Bourdain in Brazil
After managing to miss the first couple of installments due to my own incompetence with the big red button on the TiVo remote, I finally got a chance to check out the latest run of No Reservations, which is billed as "Season 3, Part Deux." Having watched the previous seasons pretty much in their entirety, it was just like returning to a well-worn vinyl chair at the kitchen table of an old friend, albeit an old friend who you are incredibly envious of. I mean, why does this mook get to travel to the world's great cities, get whisked instantly to the best local spots by eager, attractive foodies, all the while having no apparent raison d'etre beyond getting smashed on free booze in every country on Earth? Is it because he's a great writer and a one-of-kind personality who it's very difficult not to like? Oh. Yeah, I guess that's it.
In last night's episode, Tony takes on São Paulo, Brazil—otherwise known as "not Rio de Janeiro." In fact, Bourdain goes to great lengths to detail how São Paulo and its inhabitants, known as Paulistas, differ from the beach lovers of Rio. The first segment centered on the supremacy of the Mortadella sandwich, which owes its popularity in São Paulo to the large number of Italians who settled in that region of the country.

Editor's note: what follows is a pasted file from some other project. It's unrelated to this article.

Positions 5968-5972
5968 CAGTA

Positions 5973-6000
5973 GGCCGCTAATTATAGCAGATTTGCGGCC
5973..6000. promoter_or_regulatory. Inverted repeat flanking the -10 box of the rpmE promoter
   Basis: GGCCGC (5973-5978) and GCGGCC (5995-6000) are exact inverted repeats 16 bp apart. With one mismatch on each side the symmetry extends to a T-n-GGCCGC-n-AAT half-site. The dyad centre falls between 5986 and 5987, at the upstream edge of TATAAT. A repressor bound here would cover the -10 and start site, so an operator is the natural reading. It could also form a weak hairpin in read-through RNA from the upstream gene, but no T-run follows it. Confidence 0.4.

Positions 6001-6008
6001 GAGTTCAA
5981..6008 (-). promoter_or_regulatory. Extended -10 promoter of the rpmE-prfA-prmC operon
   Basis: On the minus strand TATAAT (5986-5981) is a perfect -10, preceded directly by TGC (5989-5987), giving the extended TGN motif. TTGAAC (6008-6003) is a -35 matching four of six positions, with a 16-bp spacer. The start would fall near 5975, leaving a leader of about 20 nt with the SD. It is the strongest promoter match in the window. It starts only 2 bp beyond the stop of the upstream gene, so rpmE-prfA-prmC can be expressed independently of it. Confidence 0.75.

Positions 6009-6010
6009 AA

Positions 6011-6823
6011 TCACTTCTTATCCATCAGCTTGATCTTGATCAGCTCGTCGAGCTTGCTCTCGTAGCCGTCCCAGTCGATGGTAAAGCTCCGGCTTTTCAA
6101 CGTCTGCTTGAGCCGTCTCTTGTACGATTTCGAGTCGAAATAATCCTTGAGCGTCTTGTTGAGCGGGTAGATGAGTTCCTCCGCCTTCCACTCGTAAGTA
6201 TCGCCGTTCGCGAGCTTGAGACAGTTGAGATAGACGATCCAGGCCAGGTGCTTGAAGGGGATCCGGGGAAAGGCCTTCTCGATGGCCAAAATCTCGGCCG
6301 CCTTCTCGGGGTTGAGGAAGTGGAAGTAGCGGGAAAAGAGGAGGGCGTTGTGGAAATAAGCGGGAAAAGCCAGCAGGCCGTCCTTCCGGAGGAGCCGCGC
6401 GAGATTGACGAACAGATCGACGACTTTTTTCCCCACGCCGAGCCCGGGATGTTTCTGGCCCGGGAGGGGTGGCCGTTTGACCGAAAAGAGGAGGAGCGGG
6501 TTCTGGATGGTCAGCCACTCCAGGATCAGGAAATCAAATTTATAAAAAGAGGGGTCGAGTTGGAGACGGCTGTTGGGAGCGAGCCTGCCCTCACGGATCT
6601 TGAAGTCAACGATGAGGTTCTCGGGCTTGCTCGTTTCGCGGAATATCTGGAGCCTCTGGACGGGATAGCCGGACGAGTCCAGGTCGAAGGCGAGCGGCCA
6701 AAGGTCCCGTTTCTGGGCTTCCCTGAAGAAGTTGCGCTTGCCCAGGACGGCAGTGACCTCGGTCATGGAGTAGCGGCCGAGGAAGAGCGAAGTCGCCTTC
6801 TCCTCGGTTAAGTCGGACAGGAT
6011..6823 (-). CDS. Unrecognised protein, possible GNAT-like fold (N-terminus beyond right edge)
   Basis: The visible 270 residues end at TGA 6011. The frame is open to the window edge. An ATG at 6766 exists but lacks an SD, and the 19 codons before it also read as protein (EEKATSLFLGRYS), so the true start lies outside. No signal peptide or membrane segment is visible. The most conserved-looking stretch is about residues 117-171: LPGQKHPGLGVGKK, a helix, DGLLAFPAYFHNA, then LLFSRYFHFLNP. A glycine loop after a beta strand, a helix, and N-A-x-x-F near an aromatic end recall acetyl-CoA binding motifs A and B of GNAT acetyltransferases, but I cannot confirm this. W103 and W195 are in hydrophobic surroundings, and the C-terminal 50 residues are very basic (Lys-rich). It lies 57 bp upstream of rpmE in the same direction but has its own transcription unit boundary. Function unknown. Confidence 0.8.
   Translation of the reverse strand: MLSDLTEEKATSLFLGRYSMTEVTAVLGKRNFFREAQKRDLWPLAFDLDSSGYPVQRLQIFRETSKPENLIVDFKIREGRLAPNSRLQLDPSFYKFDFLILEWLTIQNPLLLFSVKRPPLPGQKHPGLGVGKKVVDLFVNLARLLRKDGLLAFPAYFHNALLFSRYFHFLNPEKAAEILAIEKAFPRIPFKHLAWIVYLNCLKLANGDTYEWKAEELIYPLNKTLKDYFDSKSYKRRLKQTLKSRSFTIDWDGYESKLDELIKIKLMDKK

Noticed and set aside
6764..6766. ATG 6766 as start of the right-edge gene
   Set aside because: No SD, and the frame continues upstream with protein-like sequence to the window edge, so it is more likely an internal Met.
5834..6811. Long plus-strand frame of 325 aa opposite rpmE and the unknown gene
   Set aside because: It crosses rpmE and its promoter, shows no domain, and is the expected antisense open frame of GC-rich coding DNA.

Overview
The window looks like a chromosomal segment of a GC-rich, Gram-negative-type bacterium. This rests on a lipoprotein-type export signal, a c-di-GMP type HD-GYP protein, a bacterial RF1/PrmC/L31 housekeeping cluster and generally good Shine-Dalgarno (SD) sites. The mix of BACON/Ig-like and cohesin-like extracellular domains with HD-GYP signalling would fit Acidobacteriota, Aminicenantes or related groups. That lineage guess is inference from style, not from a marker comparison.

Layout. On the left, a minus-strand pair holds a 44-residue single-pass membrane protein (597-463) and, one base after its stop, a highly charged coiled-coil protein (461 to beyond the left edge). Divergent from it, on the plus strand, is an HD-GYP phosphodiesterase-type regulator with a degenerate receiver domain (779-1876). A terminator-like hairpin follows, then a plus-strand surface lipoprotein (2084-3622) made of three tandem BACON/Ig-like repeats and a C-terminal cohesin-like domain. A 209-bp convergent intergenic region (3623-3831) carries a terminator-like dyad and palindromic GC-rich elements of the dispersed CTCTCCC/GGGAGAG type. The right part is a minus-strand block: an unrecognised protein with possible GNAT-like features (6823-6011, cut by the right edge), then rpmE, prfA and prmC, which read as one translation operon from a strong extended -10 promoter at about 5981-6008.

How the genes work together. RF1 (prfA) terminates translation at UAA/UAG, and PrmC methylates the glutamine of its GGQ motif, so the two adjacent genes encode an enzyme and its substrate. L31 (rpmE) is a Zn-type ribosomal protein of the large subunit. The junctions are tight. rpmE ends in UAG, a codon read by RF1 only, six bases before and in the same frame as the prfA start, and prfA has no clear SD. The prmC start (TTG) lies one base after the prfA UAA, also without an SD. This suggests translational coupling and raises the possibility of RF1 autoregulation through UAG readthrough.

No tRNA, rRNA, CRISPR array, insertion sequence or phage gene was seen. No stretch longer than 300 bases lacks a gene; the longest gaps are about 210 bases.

After the obligatory Samba segment and some ruminations on the proximity of rich to poor (and a thrilling helicopter ride), Bourdain settled in to do what he does best—eat and get hammered. It really was a tough call as to which delicacy took top honors on last night's show—the national drink, the caipirinha, or the national dish, feijoado. They both had a Pavlovian effect on this viewer. In the end, I suppose the winner was probably the feijoado, since the resulting hangover appeared to be easier to manage.